Rash wants to taste success with Suffolk before end of his career

editorial image
Have your say

Late-starting Suffolk 
all-rounder Tom Rash wants to win some silverware 
before time is called on his 
Minor Counties career.

Former Bury St Edmunds player Rash made his debut in 2011, but it was only last season he really established himself as a regular in both the one-day and three-day formats.

The 30-year-old knows time is not on his side, especially with the ruling that the average age of Minor Counties sides — less the two oldest players — has to be below 26.

A change of lifestyle and a change of club — ex-Ipswich School pupil Rash returned to Copdock and Old Ipswichians after six seasons at Bury St Edmunds — saw Rash become an integral part of the county side last summer.

He said: “I had no issue with Bury St Edmunds — I would recommend the club to anyone — but I wanted to bat higher as I felt I had more to offer.

“I batted at seven, eight or even nine at Bury, but at Copdock the plan was for me to bat at five or six.

“My early-season form was good and I started batting at number four, and was soon batting there for Suffolk as well.”

Rash put his upturn in 
fortunes down to his 
improved fitness levels after taking up CrossFit, which incorporates several routines to improve an athlete’s muscular strength, cardio-respiratory endurance and flexibility.

Eighteen months ago he signed up at CrossFit in Bury St Edmunds, where head coach Richard Peck has 
since put him through his paces.

Rash, whose new-found fitness culminated in a man-of-the-match display against Cambridgeshire, said: “None of us are pro cricketers and I found it particularly difficult playing three-day cricket, which is effectively four straight days after also playing on a Saturday, and then still expecting to turn up fully fit for work on a Wednesday.”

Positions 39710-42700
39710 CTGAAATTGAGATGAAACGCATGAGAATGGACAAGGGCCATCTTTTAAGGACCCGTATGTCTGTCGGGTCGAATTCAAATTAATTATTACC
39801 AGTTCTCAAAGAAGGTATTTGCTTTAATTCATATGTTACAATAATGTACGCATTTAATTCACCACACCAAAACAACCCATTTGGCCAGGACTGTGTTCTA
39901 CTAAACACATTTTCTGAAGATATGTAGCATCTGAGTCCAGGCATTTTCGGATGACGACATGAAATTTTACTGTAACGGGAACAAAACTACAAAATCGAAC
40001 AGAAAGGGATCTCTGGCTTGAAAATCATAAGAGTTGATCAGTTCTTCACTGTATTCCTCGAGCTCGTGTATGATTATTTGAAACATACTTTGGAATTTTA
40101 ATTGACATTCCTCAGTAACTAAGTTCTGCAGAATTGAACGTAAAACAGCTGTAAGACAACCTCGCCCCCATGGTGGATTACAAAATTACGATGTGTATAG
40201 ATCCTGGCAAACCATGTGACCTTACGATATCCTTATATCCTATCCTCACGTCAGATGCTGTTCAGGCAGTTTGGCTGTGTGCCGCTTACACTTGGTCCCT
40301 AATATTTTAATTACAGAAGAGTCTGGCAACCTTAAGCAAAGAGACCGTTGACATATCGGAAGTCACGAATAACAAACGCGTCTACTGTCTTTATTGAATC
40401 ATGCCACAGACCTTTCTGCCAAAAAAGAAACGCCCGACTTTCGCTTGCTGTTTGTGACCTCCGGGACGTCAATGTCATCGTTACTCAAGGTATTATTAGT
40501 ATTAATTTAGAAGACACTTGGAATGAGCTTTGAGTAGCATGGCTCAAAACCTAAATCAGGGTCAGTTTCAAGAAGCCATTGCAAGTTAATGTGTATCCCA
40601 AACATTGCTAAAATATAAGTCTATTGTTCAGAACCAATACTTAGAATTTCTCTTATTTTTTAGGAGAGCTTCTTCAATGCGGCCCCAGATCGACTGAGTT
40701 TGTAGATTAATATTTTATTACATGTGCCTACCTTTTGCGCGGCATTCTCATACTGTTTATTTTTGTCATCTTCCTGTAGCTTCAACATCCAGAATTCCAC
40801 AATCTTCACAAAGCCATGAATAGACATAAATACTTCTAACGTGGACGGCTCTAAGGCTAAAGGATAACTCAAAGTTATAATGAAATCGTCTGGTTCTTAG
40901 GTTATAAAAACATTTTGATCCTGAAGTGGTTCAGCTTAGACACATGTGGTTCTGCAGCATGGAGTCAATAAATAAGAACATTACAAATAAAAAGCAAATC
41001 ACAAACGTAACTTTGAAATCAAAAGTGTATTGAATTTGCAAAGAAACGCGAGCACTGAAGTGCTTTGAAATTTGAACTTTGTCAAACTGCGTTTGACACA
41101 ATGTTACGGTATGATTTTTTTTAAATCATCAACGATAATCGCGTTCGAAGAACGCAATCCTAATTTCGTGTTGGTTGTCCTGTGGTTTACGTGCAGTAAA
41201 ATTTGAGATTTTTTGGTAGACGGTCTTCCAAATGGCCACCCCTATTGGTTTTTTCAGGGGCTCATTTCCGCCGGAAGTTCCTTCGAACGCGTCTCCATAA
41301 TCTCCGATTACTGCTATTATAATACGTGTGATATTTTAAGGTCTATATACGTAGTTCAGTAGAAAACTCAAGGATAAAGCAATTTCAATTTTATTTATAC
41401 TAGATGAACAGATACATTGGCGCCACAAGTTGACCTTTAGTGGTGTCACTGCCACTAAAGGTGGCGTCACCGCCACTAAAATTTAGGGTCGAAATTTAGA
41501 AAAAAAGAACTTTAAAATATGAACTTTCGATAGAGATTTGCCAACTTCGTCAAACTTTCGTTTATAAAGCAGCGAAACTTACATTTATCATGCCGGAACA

He took four wickets in each innings, scored 74 and figured in a match-winning third-wicket stand of 143 as Suffolk successfully chased down 216 to win by four wickets against Cambridgeshire last year.

That was his standout display in the championship in which he was one of only four ever-present members of the Suffolk side that finished second behind eventual winners Cambridgeshire in the Eastern Division, scoring 394 runs at an average of 35.81 and claiming 13 wickets at 21.30.

That followed on from a match-winning display against Wiltshire (53no and 3-15) in the Minor Counties Trophy, in which he also scored 42no against Norfolk and 24 against Lincolnshire.

Prior to that though, Rash had to be withdrawn from the team on the opening day after fainting in the dressing room prior to the start — which later turned out to be as a result of contracting cryptosporidium.

After not making his debut until his mid-to-late 20s, which came in a three-day game against Northumberland at Jesmond, Rash believes he appreciates the opportunity to play Minor Counties cricket all the more.

He said: “I think that being a late starter you don’t take anything for granted and that drives you on to perform, particularly with the age restriction as I don’t want to be dropped from the side for being too old.

“It has made me hungry to succeed. I established myself in the team last year and I am extremely proud to play for Suffolk.

“I want to contribute to us hopefully winning the championship or one-day trophy. That is now my goal.”

Suffolk’s season against Hertfordshire in the Minor Counties Knockout Trophy at Ipswich School, Ivry Street, on April 27.